Greenland: Doing business & staying in touch
Doing Business in Greenland
Suits should be worn. A knowledge of Danish is extremely useful.
Mon-Fri 0900-1700 or 0800-1600.
Greenland withdrew from the European Community (now the European Union) in February 1985 over the issue of the fisheries policy. EU member states are allowed to fish within Greenland’s maritime exclusion zone in exchange for an annual cash payment; this compensates, in part, for the loss of development aid which Greenland would otherwise have received. It also enjoys preferential access to EU markets.
Although there are plans to develop the island’s mineral deposits of iron ore, uranium, zinc, lead and coal, the economy ultimately depends on large subsidies from the Danish central government. The KNI (Royal Greenland Trade Department) organises transport, supplies and production in the country.
In November 2008, Greenland voted to become a separate country within the Kingdom of Denmark (Self-Rule Act). A new era of self-rule came into effect in June 2009. The self-rule agreement gives Greenlanders the right to self-determination and more control over its natural reserves, as well as making Greenlandic the official language.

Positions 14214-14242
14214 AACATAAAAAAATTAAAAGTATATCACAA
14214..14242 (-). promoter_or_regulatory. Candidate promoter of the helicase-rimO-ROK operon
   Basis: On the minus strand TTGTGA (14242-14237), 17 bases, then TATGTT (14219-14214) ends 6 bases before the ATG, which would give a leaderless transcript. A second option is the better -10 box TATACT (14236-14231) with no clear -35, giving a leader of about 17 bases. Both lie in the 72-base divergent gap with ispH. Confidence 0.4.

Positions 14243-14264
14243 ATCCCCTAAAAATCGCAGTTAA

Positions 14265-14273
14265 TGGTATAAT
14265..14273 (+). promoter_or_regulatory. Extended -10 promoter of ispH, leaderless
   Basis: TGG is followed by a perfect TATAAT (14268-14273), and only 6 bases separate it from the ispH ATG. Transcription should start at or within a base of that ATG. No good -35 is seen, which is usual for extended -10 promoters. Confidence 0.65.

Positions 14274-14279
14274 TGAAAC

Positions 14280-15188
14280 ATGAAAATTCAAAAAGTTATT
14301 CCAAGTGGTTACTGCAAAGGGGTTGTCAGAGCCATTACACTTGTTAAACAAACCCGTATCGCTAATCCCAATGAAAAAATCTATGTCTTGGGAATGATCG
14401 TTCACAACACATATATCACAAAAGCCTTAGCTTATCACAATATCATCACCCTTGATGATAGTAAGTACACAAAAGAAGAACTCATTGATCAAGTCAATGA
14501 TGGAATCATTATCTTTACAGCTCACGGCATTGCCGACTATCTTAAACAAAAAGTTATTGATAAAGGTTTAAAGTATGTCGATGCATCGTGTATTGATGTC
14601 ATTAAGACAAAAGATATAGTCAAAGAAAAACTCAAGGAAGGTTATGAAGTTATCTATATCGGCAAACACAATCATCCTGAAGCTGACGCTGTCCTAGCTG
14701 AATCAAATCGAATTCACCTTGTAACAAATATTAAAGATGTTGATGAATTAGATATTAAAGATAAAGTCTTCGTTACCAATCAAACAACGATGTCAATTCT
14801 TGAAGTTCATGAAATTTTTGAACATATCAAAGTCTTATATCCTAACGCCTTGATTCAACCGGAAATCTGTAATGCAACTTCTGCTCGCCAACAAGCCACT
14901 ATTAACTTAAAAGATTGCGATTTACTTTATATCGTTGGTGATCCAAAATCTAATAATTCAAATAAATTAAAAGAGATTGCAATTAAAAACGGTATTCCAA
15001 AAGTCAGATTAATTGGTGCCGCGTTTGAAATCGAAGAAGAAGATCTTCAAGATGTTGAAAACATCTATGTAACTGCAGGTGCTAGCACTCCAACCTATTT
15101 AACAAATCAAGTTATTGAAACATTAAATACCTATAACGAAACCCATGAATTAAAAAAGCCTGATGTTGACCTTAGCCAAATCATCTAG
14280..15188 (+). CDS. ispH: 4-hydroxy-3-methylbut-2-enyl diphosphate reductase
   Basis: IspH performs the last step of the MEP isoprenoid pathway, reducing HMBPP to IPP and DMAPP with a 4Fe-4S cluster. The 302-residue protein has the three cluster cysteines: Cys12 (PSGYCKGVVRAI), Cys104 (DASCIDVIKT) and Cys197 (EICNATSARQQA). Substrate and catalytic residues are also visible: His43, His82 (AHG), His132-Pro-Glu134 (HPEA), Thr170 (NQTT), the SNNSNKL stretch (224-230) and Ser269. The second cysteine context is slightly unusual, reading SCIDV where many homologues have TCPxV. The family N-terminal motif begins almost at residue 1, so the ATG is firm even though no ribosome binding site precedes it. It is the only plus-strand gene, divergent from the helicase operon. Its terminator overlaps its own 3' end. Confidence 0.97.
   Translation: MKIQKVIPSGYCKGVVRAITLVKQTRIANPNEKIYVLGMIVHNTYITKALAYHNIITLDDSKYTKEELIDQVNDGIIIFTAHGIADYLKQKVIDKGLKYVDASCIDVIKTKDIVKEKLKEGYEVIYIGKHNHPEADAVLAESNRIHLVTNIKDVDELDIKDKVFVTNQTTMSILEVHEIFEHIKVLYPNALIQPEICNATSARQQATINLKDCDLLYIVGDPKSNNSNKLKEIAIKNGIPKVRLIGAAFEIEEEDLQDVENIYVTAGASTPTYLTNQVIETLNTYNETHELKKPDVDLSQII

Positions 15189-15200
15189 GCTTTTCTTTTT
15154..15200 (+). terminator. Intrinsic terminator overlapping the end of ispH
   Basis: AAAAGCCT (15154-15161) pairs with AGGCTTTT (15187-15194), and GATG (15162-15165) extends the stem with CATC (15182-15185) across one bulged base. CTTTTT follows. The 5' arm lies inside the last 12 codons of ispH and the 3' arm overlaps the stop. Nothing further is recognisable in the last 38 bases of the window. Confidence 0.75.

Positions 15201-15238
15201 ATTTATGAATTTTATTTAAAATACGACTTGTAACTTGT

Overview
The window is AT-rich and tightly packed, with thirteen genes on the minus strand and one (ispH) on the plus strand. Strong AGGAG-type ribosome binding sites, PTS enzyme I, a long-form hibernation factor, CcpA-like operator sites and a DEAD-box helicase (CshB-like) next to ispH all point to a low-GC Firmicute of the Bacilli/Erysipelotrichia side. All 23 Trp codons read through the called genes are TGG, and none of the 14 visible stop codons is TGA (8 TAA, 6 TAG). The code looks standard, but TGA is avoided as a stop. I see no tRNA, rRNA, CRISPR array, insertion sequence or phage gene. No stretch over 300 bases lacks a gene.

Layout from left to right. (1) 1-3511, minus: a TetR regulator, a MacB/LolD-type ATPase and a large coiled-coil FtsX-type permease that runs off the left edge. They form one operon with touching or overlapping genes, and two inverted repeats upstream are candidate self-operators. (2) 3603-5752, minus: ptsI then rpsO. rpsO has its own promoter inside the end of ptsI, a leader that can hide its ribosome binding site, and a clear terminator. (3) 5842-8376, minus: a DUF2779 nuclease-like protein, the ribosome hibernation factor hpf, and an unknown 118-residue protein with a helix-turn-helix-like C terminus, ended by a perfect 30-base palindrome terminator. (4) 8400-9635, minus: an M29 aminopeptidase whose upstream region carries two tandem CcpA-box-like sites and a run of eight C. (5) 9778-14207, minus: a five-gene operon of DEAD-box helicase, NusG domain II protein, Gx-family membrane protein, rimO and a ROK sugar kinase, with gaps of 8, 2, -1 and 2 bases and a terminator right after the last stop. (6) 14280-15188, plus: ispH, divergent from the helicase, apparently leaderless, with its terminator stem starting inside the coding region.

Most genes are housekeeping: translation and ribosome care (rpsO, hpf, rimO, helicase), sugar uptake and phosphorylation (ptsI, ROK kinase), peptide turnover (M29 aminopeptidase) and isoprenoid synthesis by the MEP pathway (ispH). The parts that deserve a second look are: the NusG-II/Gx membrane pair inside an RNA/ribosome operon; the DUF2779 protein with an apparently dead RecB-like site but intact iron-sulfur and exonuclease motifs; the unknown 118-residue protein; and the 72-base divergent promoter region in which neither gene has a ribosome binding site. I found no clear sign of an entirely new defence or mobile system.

US$1.7 billion (2005).
Fish and fish products.
Machinery and transport equipment, manufactured goods, food and petroleum products.
Main trading partners
China, Denmark, Japan, Norway and Sweden.
Keeping in Touch in Greenland
There are no area codes. There are no telephone boxes in Greenland, but calls can be made from hotels.
Handsets can be hired at TELE Greenland shops (in all cities). A deposit is required. Roaming agreements exist with some international mobile phone companies. Coverage is limited to main towns.
There are Internet cafes in many towns. Access is available in some public libraries.